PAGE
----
The Washington Post:
Fear is one of our most basic evolutionary instincts, a sudden physical jolt to help us react to danger more quickly. In the modern world, fear often seems excessive — in the absence of wild animals to flee, we’re left screaming over roller coasters and scary movies. But for at least one woman, fear is unobtainable. And while she lives a normal life, her fearlessness is actually a handicap.
The researchers who study her keep her closely guarded, using the code-name “SM” when publishing papers about her brave brainpower. And until this year, she’d never been interviewed.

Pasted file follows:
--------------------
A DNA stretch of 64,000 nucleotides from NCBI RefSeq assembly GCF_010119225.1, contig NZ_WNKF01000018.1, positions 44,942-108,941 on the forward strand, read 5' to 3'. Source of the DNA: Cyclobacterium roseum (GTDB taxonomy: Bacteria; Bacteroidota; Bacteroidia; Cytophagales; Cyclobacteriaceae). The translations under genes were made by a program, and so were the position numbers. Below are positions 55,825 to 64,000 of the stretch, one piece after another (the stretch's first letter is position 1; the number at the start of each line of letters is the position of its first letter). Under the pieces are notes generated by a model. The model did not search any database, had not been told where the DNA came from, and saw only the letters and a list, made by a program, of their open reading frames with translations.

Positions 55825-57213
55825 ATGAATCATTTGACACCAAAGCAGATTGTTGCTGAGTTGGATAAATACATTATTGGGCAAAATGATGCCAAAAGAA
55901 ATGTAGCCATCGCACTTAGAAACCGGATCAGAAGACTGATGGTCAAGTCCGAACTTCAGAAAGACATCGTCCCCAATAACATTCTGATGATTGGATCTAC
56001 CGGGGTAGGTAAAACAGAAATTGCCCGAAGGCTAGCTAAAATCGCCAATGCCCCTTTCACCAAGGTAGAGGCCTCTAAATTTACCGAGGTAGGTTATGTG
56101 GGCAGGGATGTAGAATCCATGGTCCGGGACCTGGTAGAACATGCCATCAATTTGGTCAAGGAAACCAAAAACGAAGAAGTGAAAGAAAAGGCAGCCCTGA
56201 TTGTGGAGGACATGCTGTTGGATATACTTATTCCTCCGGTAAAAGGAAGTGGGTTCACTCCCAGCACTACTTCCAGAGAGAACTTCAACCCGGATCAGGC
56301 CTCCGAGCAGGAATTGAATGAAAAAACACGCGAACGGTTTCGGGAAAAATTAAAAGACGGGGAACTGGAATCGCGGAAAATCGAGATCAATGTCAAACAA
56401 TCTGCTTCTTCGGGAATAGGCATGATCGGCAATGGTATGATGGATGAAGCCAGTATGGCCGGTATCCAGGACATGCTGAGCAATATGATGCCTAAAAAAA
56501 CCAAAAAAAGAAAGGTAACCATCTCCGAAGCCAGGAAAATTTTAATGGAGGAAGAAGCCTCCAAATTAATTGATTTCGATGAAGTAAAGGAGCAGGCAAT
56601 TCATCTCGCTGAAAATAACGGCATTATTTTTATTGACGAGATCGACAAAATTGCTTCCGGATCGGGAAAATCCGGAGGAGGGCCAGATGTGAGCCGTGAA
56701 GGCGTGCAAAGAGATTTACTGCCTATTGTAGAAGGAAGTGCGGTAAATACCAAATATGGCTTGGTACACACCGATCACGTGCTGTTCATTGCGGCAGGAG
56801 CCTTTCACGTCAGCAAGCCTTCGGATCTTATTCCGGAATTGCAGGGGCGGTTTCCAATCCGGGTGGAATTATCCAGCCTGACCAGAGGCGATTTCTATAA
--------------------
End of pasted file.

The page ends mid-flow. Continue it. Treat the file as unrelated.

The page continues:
On this week’s episode of “Invisibilia,” a new podcast from NPR, that changed. But SM didn’t pop into the studio for her radio debut. This unprecedented access still came with the buffer of one of her doctors (University of Iowa neuroscientist Daniel Tranel), who conducted and recorded the interview before passing it along to “Invisibilia.”
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